Placebo effects in children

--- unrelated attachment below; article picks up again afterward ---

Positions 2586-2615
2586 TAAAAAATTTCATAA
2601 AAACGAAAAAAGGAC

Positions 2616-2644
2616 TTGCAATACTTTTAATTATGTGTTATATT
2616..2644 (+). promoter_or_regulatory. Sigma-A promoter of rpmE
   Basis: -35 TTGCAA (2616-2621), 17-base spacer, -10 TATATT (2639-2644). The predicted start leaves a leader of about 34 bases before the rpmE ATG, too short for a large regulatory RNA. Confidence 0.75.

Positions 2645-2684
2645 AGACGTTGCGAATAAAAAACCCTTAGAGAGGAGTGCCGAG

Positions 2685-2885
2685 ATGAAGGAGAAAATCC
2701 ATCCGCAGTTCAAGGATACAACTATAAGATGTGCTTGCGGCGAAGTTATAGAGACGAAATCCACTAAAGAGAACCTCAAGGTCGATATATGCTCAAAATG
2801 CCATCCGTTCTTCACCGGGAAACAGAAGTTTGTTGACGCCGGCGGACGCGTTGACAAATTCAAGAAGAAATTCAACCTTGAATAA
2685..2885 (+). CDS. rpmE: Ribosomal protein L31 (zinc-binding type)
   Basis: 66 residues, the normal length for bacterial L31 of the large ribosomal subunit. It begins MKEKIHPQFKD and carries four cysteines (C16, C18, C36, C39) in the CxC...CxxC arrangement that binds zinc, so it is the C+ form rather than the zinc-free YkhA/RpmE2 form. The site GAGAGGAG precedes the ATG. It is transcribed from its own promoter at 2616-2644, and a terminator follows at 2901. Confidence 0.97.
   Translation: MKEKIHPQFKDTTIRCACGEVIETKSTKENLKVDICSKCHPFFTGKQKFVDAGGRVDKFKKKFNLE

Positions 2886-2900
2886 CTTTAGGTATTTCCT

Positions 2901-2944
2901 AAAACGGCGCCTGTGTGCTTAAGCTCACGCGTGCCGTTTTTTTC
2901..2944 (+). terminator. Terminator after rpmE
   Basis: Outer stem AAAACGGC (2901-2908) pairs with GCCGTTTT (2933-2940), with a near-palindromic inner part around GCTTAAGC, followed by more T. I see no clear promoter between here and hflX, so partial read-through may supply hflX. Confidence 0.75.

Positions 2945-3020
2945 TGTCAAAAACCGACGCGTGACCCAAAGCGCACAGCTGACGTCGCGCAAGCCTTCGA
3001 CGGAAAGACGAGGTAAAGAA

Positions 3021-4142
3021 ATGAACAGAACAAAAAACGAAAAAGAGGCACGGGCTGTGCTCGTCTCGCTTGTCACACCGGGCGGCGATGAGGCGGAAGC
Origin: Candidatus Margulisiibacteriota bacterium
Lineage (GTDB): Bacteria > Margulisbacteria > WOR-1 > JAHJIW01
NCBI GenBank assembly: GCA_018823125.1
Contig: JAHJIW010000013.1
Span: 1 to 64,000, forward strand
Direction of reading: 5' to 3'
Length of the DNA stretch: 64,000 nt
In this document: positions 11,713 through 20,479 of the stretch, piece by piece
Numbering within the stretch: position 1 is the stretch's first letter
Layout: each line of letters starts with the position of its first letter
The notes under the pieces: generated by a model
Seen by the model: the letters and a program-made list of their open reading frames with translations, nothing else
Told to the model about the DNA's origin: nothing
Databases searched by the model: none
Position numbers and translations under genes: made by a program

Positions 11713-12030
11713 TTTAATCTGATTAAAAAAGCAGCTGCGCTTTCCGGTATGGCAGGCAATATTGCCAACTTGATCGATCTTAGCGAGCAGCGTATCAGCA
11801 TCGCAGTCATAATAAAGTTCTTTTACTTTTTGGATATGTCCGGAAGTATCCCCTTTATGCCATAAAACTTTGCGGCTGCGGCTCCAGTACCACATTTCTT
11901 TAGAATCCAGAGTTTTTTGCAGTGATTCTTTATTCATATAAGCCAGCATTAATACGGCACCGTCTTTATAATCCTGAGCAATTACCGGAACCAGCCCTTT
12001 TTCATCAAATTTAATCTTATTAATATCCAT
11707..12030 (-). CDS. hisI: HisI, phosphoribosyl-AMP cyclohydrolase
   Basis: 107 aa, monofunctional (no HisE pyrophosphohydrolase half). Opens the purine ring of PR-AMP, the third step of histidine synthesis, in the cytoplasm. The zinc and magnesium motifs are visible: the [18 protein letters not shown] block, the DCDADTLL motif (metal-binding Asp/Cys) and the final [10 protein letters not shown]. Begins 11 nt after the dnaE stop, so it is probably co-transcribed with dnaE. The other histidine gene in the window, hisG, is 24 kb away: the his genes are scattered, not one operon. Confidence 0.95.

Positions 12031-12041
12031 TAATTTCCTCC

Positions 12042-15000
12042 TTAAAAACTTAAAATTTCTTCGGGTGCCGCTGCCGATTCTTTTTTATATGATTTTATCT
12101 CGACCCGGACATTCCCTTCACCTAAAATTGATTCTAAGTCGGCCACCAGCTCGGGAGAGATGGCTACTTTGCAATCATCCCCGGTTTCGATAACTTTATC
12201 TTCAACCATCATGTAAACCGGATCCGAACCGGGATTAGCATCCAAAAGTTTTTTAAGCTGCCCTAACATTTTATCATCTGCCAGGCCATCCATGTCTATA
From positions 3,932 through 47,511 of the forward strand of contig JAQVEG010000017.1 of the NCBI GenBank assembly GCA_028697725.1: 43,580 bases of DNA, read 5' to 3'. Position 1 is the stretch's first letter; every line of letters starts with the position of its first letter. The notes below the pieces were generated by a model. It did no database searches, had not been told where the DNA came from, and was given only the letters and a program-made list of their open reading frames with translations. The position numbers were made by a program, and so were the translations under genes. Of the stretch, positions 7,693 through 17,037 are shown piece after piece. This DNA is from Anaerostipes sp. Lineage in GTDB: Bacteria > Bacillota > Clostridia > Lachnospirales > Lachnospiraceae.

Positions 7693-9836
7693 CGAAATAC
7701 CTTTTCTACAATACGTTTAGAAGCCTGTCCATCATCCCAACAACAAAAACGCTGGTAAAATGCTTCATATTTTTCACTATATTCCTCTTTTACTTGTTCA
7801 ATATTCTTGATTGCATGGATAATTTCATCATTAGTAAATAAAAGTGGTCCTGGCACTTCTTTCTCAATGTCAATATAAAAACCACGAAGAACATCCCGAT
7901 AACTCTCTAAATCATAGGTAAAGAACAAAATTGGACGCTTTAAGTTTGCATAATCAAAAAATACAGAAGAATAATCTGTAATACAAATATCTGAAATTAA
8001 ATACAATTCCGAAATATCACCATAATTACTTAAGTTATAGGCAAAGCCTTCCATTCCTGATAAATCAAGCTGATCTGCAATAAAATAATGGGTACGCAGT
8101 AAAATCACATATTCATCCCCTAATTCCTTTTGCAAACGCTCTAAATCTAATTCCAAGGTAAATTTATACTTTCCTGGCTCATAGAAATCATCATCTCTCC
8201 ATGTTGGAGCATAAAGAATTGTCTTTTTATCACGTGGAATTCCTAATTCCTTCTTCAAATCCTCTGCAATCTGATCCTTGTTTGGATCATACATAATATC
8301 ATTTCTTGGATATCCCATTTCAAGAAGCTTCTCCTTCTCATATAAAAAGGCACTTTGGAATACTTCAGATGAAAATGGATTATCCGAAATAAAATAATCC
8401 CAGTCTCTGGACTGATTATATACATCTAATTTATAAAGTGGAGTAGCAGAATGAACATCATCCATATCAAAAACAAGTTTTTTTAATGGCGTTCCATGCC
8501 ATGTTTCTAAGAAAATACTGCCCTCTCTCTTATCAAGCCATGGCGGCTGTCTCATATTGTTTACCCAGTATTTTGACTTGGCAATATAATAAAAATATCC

Research on placebo and nocebo effects is most often done in adults. However, we know that children may be extra sensitive to placebo and nocebo effects because of a higher suggestibility, a stronger ability to think magically, and because of placebo and nocebo effects ‘by proxy’ (through expectations of parents and healthcare providers). For example, think of the effectiveness of a parent's kiss on the hurt body part to reduce pain. Especially in medical settings, anxiety and pain are not always preventable and early negative medical experiences can have a large and lasting impact on the child and their families. We study how ethical placebo applications (e.g., communication, magic) in healthcare could optimize expectation management and improve child outcomes during and after medical procedures and hospital stays.